BEING RIGHT: The Need to Prove Your Point (Part 1 of 2)
Pastor Thomas Johnston
[Christian Boot Camp (CBC) is a series of teachings on topics (which CBC refers to as Belief Deceptions) that cripple people and churches, such as pride, offense, anger, fear, self-righteousness, denial, blame-shifting, enabling and victim mentality, just to name a few. These teachings—complete with accompanying slides, handouts, and other collaterals—can help your church get on the road to total health. The following article is a very short excerpt of the CBC teaching on the subject of BEING RIGHT. Contact Innovative Church & Worship Consulting for more details.]
Have you ever found yourself arguing a point just to prove that you were right and the other person was wrong? Chances are, if you’re human, you answered, “Yes.” It’s an easy predicament to get into, and one that most of us fall into more than we’d like to admit.
Christian Boot Camp defines BEING RIGHT as:
When someone’s opinions don’t line up with mine, I refuse to back down. If we can’t come to terms on the matter, I’ll resort to interrupting and dominating the conversation and unleashing a barrage of my “facts.” If we’re still unable to come to terms, I have no problem severing the relationship (indefinitely, or until I feel they’ve been adequately punished) and moving forward with enablers who don’t resist my wisdom and have no problem submitting to my way of thinking.
Did Jesus Address BEING RIGHT?
In Luke 13, Jesus was teaching in a synagogue and saw a woman who had been crippled by an evil spirit; she had been bent over double for eighteen years. Jesus compassionately said, “Dear woman, you are healed of your sickness,” and instantly she could stand straight! But the leader in charge of the synagogue was angry that Jesus had healed her on the Sabbath, saying to the crowds, “There are six days of the week for working. Come on those days to be healed, not on the Sabbath.” Jesus replied, “You hypocrites! Each of you works on the Sabbath! Don’t you untie your ox or donkey from its stall on the Sabbath and lead it out for water? This dear woman (note, not a donkey), has been held in bondage by satan for eighteen years. Isn’t it right that she be released, even on the Sabbath?”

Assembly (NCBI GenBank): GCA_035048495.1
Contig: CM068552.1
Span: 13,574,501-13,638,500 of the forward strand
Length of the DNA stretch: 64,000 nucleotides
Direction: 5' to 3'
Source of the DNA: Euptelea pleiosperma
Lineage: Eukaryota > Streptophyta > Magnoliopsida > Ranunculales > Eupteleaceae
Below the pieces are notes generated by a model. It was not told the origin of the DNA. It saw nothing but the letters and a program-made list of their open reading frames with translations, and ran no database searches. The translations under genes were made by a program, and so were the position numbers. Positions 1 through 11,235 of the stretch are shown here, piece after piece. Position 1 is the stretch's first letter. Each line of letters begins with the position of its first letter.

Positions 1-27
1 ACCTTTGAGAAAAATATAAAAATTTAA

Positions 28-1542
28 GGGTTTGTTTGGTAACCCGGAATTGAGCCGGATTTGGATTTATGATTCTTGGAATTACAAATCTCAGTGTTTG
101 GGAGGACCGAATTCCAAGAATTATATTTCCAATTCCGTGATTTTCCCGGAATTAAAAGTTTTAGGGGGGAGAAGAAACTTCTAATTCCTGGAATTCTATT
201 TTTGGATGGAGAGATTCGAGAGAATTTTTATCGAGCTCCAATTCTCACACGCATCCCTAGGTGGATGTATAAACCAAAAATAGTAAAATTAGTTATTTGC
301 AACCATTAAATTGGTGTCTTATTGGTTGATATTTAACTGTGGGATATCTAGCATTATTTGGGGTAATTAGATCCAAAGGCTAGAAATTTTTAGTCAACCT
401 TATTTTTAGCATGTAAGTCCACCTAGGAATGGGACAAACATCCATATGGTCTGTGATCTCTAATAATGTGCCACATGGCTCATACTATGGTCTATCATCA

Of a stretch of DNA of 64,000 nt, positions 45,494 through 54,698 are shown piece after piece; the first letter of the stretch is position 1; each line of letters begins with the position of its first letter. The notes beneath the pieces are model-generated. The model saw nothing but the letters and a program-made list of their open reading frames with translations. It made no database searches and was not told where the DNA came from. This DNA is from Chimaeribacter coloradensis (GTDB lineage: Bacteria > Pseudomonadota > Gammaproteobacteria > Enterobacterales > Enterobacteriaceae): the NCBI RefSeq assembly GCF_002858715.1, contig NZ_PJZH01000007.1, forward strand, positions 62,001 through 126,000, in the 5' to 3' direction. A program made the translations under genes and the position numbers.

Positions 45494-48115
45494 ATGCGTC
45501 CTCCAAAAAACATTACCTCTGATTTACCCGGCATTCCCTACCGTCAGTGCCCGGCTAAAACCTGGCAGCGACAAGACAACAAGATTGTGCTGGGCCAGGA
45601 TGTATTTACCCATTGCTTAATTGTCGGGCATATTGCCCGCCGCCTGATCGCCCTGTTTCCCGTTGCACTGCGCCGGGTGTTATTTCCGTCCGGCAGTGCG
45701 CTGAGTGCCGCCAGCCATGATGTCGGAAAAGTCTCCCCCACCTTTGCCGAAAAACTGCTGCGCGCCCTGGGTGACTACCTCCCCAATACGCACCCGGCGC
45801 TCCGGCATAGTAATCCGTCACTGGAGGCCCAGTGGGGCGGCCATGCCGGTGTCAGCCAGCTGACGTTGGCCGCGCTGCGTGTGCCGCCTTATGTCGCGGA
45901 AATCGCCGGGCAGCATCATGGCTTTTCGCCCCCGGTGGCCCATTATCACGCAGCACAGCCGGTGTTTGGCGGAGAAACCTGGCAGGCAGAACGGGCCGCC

So, while it seemingly may have been “right” that folks not work on the Sabbath (at least according to their tradition), Jesus trumped their interpretation of BEING RIGHT by clearly defining what “right” actually meant. He also said:
“The teachers of religious law and the Pharisees are the official interpreters of the law of Moses. So practice and obey whatever they tell you, but don’t follow their example. For they don’t practice what they teach. They crush people with unbearable demands and never lift a finger to ease the burden. Everything they do is for show.”
One of the problems with BEING RIGHT is that it always says two things: “I’m right” and “You’re wrong.” Needing to be right exposes these six attributes:
“BEING RIGHT Gives Me a Great Feeling!”
Ahh…how true this statement is. BEING RIGHT literally—physically—does give us a great feeling. In her article, Your Brain is Hooked on Being Right, Judith E. Glaser explains, “When you argue and win, your brain floods with different hormones: Adrenaline and Dopamine, which makes you feel good, dominant, even invincible. So, the next time we’re in a tense situation, we fight again. We get addicted to BEING RIGHT. I’ve coached dozens of incredibly successful leaders who suffer from this addiction. They are extremely good at fighting for their point of view (which is indeed often right), yet they are completely unaware of the dampening impact that behavior has on the people around them. If one person is getting high off his or her dominance, others are being drummed into submission, experiencing the fight, flight, freeze or appease response, which diminishes their collaborative impulses. Luckily, there’s another hormone that can feel just as good as adrenaline: Oxytocin. It’s activated by human connection and it opens up the networks in our executive brain, or prefrontal cortex, further increasing our ability to trust and open ourselves to sharing.”
What Fuels BEING RIGHT?
So, what are the contributors to BEING RIGHT? These seven things:
- A Fragile Ego.
- Pack Mentality (seeking like-minded alliances)
- Too much time alone.
- A Weak Prayer Life.
- Non-Conformance to the Word.
- Enablers (people who always side with your point of view).
How God Wants Us to Respond
We always have to keep on the forefront of our minds that Jesus rewrote the ten commandments, summing them up with just two: (1) Love God, and (2) Love People. With this in mind, if you’re not sure if your desire to be right is motivated by love or selfish ambition, ask yourself these three questions:
- Is BEING RIGHT on this crucial to achieving my God-given work or mission?
- Will BEING RIGHT help me show love to those I influence, encouraging them to grow?
- Does this issue have any eternal significance?
So, the next time you’re in a disagreement and you feel your hormones migrating toward — and wanting to engage in BEING RIGHT, we have to remember that the relationship is always more important than BEING RIGHT. Our christian witness depends on it.
(Be sure to catch Part 2 of BEING RIGHT: The Need to Prove Your Point)
To Get More Information on the Christian Boot Camp Curriculum, Contact ICWC today…
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